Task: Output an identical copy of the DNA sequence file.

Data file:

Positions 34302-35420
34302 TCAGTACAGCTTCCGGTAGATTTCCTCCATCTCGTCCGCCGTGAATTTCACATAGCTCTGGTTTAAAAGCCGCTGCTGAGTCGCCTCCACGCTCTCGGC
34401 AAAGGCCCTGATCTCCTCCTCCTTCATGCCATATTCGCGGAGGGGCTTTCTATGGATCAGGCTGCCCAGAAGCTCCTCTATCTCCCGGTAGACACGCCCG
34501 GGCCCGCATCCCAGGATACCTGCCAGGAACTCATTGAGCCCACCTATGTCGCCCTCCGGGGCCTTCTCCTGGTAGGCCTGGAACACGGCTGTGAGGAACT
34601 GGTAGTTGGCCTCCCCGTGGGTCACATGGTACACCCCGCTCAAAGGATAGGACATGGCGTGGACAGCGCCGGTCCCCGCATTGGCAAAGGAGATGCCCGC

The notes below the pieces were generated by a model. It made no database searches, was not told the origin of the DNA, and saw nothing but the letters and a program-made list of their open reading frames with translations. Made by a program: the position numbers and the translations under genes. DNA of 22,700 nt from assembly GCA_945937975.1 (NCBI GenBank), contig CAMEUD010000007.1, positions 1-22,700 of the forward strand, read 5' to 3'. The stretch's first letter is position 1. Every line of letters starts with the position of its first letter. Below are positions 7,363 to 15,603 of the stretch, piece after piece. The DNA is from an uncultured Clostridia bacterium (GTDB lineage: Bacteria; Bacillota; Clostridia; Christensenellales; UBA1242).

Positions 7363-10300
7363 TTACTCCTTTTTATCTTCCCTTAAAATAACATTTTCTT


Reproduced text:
Positions 34302-35420
34302 TCAGTACAGCTTCCGGTAGATTTCCTCCATCTCGTCCGCCGTGAATTTCACATAGCTCTGGTTTAAAAGCCGCTGCTGAGTCGCCTCCACGCTCTCGGC
34401 AAAGGCCCTGATCTCCTCCTCCTTCATGCCATATTCGCGGAGGGGCTTTCTATGGATCAGGCTGCCCAGAAGCTCCTCTATCTCCCGGTAGACACGCCCG
34501 GGCCCGCATCCCAGGATACCTGCCAGGAACTCATTGAGCCCACCTATGTCGCCCTCCGGGGCCTTCTCCTGGTAGGCCTGGAACACGGCTGTGAGGAACT
34601 GGTAGTTGGCCTCCCCGTGGGTCACATGGTACACCCCGCTCAAAGGATAGGACATGGCGTGGACAGCGCCGGTCCCCGCATTGGCAAAGGAGATGCCCGC

The notes below the pieces were generated by a model. It made no database searches, was not told the origin of the DNA, and saw nothing but the letters and a program-made list of their open reading frames with translations. Made by a program: the position numbers and the translations under genes. DNA of 22,700 nt from assembly GCA_945937975.1 (NCBI GenBank), contig CAMEUD010000007.1, positions 1-22,700 of the forward strand, read 5' to 3'. The stretch's first letter is position 1. Every line of letters starts with the position of its first letter. Below are positions 7,363 to 15,603 of the stretch, piece after piece. The DNA is from an uncultured Clostridia bacterium (GTDB lineage: Bacteria; Bacillota; Clostridia; Christensenellales; UBA1242).

Positions 7363-10300
7363 TTACTCCTTTTTATCTTCCCTTAAAATAACATTTTCTT